33. So EROing case files then? Any public servant, especially medical staff should have offences committed against them highlighted and the court take appropriate action against offenders. That isn't the problem, the problem is a lack of adequate people in place to protect staff to begin with. Security at the NHS is woeful, they're often not even security but glorified parking wardens with a security uniform who refuse to intervene at the slightest hint of aggression let alone violence. I've been banging on about this for years, the railways has BTP, the Civil Nuclear industry has CNC and the Ports have their own historic constabularies, the NHS staff and patients deserve to have that added layer of protection in place. If NHS staff don't deserve it who does? Train people up properly, equip them properly and put them in place just as Hospital Police exist across the world including the commonwealth.
    4 points
  34. I bet politicians and journalists would be happy with a 58% approval rating let alone 75%, but no instead that is seen as something particularly bad, where we are vilified for doing our jobs and trying to disrupt criminal activity. I'm sure that there are some things that we can do better but equally we wouldn't need to stop and search so many IC3 males in inner city areas if young black men weren't being killed by other young black men at a disproportionate rate.
    4 points
  35. Should've cleared the street like the police told everyone to do.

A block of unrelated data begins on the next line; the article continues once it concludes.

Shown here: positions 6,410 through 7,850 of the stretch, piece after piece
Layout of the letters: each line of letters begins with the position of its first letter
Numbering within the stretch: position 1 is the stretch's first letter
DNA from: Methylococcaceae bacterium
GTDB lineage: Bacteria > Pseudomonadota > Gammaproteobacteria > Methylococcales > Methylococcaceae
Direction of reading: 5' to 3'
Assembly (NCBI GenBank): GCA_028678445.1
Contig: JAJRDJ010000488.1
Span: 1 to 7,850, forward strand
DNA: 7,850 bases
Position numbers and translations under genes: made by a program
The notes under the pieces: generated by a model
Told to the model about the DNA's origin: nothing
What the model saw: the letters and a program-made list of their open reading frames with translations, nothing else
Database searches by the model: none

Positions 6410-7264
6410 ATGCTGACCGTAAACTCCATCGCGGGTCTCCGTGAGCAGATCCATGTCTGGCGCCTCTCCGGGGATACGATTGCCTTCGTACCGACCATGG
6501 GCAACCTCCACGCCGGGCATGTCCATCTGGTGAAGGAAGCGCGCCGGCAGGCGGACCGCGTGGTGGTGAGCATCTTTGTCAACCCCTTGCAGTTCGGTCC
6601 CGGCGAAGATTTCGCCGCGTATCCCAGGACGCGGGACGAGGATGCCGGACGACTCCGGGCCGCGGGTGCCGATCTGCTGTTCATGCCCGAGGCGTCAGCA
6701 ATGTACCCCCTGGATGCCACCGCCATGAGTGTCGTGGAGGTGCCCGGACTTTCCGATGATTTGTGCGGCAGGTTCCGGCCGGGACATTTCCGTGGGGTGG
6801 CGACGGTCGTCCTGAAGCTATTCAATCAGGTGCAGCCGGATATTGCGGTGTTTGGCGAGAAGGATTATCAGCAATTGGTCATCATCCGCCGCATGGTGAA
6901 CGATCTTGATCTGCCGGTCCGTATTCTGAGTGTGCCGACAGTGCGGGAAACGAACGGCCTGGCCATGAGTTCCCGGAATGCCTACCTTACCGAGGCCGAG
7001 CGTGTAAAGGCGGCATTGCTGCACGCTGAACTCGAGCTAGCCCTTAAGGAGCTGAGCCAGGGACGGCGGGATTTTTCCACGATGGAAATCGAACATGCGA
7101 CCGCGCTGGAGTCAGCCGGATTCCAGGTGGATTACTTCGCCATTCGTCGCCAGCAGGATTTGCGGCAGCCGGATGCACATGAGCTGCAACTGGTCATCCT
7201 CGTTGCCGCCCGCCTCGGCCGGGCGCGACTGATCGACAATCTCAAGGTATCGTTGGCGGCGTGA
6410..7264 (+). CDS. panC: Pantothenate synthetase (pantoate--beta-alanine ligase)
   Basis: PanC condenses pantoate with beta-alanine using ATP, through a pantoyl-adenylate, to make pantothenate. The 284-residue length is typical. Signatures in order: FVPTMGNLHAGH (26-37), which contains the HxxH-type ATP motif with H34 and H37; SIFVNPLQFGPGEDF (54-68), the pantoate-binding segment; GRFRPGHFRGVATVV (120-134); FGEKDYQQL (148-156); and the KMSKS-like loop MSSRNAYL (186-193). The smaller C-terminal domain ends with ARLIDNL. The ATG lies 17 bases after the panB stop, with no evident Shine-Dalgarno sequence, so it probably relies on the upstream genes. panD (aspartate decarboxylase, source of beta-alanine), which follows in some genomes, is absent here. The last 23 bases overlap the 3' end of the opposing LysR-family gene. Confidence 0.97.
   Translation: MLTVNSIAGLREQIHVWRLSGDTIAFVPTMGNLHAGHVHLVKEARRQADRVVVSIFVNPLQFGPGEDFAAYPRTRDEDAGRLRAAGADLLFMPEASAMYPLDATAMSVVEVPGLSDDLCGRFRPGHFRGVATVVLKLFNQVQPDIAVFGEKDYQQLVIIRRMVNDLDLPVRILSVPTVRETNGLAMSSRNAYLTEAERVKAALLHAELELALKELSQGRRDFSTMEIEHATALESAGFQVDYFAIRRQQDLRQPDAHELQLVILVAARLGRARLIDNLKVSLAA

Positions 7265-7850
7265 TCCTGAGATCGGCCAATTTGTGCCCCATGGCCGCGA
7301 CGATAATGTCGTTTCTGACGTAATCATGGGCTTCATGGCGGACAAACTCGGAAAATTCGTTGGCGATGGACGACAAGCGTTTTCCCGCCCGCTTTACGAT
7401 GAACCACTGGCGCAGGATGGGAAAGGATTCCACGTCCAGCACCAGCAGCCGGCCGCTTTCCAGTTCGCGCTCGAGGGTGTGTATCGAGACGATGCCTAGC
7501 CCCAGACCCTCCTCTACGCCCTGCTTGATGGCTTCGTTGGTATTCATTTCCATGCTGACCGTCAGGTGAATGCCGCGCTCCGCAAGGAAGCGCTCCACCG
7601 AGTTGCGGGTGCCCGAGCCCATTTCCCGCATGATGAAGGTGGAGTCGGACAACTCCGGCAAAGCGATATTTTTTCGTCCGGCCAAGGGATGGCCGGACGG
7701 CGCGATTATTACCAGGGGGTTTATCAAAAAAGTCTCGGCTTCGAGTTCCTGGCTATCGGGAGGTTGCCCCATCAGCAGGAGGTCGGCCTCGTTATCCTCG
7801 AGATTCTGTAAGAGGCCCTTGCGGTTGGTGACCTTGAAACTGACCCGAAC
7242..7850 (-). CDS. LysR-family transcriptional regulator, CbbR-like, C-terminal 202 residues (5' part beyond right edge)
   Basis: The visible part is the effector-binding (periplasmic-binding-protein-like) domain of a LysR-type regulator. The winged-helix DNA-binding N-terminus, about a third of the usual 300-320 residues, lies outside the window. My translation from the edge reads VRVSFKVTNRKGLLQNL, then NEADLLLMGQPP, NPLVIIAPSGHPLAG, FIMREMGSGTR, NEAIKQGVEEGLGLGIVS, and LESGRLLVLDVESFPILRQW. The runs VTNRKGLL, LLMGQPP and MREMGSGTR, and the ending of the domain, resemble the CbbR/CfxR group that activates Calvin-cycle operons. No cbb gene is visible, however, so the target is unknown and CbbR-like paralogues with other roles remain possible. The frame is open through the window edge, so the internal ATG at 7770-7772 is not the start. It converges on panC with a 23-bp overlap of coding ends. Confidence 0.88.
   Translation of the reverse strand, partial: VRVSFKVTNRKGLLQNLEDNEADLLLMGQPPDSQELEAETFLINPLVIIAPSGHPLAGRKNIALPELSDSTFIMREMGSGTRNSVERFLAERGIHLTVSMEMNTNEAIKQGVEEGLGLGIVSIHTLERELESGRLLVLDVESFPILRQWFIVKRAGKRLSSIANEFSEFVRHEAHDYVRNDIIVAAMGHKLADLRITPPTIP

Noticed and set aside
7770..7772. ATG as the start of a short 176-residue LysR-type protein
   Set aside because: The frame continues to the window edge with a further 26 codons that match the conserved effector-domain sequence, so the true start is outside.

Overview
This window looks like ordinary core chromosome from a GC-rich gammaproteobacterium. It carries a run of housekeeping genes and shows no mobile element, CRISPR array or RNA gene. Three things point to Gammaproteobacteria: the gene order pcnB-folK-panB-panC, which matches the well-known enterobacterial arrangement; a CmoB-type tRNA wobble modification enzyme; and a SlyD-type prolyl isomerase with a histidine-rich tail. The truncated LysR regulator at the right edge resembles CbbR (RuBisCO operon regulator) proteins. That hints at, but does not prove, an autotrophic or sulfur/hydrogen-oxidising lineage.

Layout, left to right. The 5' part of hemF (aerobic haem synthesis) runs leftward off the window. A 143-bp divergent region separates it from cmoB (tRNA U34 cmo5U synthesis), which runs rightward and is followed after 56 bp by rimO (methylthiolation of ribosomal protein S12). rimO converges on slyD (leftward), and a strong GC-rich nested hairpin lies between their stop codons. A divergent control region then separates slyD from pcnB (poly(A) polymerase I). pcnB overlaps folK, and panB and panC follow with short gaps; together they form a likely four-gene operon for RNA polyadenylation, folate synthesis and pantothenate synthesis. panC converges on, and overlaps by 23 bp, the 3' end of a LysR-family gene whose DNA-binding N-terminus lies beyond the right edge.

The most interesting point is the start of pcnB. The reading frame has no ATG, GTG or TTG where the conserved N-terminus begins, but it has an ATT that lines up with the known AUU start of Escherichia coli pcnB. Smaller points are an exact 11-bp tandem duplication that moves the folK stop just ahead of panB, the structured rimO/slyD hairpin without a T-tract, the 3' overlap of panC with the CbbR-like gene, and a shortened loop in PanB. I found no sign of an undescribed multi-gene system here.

4 points
  36. If I found two or more of them there, I'd give the ringleader a £10,000 fine for organising a gathering. Much more than he'd get for the burglary.
    4 points
  37. They object because they don't want to be searched or because they had done something wrong so they were trying to distract me by causing a scene to stop me finding illegal items.
    4 points
  38. I'm sure the response from SLTs will be to get more funding and invest in officer morale by adding a TV and PlayStation 2 in the refs room for that one occasion every 9 months when front line cops get a chance to sit down for their 5 minute break and scoff a packaged sandwich whilst simultaneously doing a concern report for a verbal domestic and trying to link the 7 children and all their respective fathers to the report.
    4 points
  39. This was the biggest culture shock for me when I transferred down south as the model I worked under in Police Scotland was much better defined and implemented. Community Policing Teams were deployed to ALL calls that were not Grade 1s or 2s and handled all diaries/appointments, ASB, neighbour disputes and all non-ongoing crimes that were for 'slow-time enquiries. Response was purely for Grade 1s and 2s, to lock up, get statements, process prisoners at the station, get them charged and complete the case-file for their court appearance the next day. I worked both roles up there and enjoyed them both for different reasons. But response in England seems to be every other department's 'bitch' who gets shafted doing all the unpopular work.